To conclude this section: We find that roughly one third (33%) of the significant Spearman correlations for pairs of measures are negative. Hence, there is considerable evidence for complexity trade-offs. Some of the strongest negative correlations concern information density at the syllable level compared to the word level (Track A), as well as an inverse relationship between average dependency lengths with the extend of inflectional marking (Track B).
In Section 2, we pointed out that finding negative correlations between complexity measurements is per se not sufficient to prove the equi-complexity hypothesis. On top of that, we have shown in the previous section that negative correlations – while certainly attested – are found alongside just as many (or more) positive correlations. Given this state of affairs, it might seem rather unlikely that the equi-complexity hypothesis will be met with strong statistical support. It is all the more surprising that, indeed, it is largely confirmed by the statistics.
In Figure 5, we can inspect the density distributions of complexity measurements across 44 languages. All the p-values and effect sizes for pairwise tests between languages are given in Appendix 5. Here we only discuss a few salient examples. Firstly, note that there are different types of languages. Some languages, for instance, Afrikaans, Chinese, Hindi, and Spanish, display a shift towards higher syntactic complexity paired with a shift towards lower morphological complexity. We find the opposite pattern in languages like Finnish, Latin, Latvian, Polish, and Turkish. A shift towards lower syntactic complexity is here paired with a shift towards higher morphological complexity. These visual observations are, in some cases, also backed up by the statistical results. For example, the effect size for the syntactic complexity shift between Chinese and Turkish is , and for the morphological complexity shift . In other words, there is statistical evidence that Mandarin Chinese is syntactically more complex than Turkish, but Turkish is morphologically more complex than Mandarin Chinese. So this is a typical example of how higher complexity in one domain might counterbalance lack of complexity in another. More generally, in both the domain of syntax and the domain of morphology, we find plenty of pairwise comparisons of languages where effect sizes are large, i.e., above 0.5.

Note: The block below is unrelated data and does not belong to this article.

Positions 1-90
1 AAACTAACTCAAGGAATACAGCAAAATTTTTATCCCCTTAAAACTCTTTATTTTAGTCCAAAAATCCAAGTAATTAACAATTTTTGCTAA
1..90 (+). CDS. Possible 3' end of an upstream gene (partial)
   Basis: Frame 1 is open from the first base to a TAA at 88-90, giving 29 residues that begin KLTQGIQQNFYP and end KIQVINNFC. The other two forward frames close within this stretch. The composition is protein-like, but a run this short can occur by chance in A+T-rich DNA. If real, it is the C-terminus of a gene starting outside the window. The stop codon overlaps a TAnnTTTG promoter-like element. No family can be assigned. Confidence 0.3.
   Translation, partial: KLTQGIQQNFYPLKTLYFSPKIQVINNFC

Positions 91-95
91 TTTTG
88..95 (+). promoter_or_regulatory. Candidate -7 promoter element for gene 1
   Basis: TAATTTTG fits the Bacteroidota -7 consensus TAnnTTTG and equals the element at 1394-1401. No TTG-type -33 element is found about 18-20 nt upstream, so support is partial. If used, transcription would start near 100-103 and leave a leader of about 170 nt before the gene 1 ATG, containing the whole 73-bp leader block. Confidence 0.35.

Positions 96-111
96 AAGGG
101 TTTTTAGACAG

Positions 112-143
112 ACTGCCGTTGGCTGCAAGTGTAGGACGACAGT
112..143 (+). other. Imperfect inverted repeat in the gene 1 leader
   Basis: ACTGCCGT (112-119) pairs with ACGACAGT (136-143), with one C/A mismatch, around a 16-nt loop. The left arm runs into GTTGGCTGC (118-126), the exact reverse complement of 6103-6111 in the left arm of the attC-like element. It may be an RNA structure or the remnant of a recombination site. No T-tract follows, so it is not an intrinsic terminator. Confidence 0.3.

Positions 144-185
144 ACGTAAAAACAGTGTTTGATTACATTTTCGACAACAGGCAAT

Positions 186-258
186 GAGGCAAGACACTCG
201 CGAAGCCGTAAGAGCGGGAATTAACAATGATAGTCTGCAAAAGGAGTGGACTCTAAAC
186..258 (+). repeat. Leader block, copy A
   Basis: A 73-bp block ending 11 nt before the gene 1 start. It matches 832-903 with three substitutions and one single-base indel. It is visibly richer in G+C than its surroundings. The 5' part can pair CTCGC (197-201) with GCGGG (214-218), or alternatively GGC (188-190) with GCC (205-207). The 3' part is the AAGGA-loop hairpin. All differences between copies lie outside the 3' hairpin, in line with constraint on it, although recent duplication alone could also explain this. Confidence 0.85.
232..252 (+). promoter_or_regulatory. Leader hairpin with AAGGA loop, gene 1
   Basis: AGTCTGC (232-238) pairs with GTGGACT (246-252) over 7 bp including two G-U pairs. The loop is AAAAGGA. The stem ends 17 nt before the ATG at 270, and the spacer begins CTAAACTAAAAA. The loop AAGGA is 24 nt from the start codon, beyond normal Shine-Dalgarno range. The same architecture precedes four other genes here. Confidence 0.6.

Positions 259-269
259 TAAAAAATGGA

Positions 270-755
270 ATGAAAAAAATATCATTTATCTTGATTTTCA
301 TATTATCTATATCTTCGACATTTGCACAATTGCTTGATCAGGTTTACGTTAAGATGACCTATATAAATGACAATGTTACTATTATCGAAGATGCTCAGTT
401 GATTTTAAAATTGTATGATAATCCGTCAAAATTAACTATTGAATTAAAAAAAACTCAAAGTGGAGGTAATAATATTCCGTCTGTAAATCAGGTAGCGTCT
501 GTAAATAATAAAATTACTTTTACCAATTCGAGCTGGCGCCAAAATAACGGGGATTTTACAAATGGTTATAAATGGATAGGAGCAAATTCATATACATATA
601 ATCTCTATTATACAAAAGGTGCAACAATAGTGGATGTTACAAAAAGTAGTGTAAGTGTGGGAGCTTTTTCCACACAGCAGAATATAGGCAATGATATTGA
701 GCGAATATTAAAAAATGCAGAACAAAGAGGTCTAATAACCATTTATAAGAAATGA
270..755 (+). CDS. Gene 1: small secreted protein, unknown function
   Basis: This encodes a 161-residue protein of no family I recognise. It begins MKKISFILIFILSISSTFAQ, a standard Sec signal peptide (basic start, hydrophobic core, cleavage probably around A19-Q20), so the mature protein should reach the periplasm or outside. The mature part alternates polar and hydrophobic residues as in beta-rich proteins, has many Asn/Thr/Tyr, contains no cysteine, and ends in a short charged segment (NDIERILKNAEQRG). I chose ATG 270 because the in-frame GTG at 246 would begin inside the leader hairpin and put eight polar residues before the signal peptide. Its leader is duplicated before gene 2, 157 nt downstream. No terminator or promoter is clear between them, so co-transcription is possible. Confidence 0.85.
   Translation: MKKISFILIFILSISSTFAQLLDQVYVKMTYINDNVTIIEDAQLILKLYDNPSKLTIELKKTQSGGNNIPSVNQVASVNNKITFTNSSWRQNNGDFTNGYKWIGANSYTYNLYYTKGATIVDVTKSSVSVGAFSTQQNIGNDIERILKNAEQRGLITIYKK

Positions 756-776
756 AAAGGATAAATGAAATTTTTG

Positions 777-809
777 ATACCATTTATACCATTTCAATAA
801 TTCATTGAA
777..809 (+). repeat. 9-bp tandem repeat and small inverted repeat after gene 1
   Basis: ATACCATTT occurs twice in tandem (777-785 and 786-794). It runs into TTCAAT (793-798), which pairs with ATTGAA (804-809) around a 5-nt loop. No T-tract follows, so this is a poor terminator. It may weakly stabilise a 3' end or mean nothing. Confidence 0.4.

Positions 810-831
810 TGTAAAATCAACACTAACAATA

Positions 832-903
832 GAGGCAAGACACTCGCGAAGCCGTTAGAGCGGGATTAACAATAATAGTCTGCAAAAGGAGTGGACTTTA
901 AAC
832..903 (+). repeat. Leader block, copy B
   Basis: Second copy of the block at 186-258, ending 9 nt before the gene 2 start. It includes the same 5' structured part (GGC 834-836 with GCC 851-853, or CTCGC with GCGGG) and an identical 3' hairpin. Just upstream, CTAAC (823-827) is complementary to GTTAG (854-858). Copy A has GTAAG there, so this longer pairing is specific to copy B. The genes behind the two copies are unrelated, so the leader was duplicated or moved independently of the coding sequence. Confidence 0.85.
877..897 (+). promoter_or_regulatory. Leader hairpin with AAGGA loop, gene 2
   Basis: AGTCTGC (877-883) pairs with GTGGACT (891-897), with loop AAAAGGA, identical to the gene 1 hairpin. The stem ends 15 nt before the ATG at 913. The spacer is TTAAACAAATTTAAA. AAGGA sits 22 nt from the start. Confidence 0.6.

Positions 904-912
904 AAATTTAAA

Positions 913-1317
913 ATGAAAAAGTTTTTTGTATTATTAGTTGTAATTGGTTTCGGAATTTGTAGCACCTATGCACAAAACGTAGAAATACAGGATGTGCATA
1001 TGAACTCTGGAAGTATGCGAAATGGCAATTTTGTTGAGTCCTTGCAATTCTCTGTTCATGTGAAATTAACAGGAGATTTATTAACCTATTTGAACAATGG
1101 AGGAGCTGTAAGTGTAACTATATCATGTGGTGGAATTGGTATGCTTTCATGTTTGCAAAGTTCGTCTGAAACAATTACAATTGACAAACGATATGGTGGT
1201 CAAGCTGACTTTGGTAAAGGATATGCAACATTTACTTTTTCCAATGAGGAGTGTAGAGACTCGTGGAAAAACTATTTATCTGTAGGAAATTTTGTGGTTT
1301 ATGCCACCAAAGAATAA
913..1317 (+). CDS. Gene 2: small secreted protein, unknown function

Besides such “mirror images” of complexity, there are also further patterns to be observed. For instance, Danish is almost exactly at the center line for both syntax and morphology, while Ancient Greek is above for both, and Vietnamese is below for both. This might suggest that even when all measures are aggregated, i.e., in the “overall” complexity case, we could still find significant complexity shifts between languages. If we rank languages according to their median overall complexity value, we find Ancient Greek (0.43) at the top, and Vietnamese at the bottom (−0.66). However, this maximal difference between median values is neither associated with a significant p-value in the statistical test for a location shift , nor with a large effect size for this test . So, given the data and measurements provided by several researchers, we have no clear statistical support to claim that Ancient Greek is overall more complex than Vietnamese.